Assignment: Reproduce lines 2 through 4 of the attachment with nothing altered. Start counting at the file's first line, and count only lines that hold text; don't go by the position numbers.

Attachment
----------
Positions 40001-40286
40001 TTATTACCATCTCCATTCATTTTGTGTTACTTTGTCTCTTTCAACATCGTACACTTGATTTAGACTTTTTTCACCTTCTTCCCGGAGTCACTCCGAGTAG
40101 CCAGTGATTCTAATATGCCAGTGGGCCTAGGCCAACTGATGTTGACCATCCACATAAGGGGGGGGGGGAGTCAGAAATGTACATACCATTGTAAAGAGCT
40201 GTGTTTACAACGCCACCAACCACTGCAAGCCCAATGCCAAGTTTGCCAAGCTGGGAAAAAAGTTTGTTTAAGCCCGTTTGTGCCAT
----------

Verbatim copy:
40001 TTATTACCATCTCCATTCATTTTGTGTTACTTTGTCTCTTTCAACATCGTACACTTGATTTAGACTTTTTTCACCTTCTTCCCGGAGTCACTCCGAGTAG
40101 CCAGTGATTCTAATATGCCAGTGGGCCTAGGCCAACTGATGTTGACCATCCACATAAGGGGGGGGGGGAGTCAGAAATGTACATACCATTGTAAAGAGCT
40201 GTGTTTACAACGCCACCAACCACTGCAAGCCCAATGCCAAGTTTGCCAAGCTGGGAAAAAAGTTTGTTTAAGCCCGTTTGTGCCAT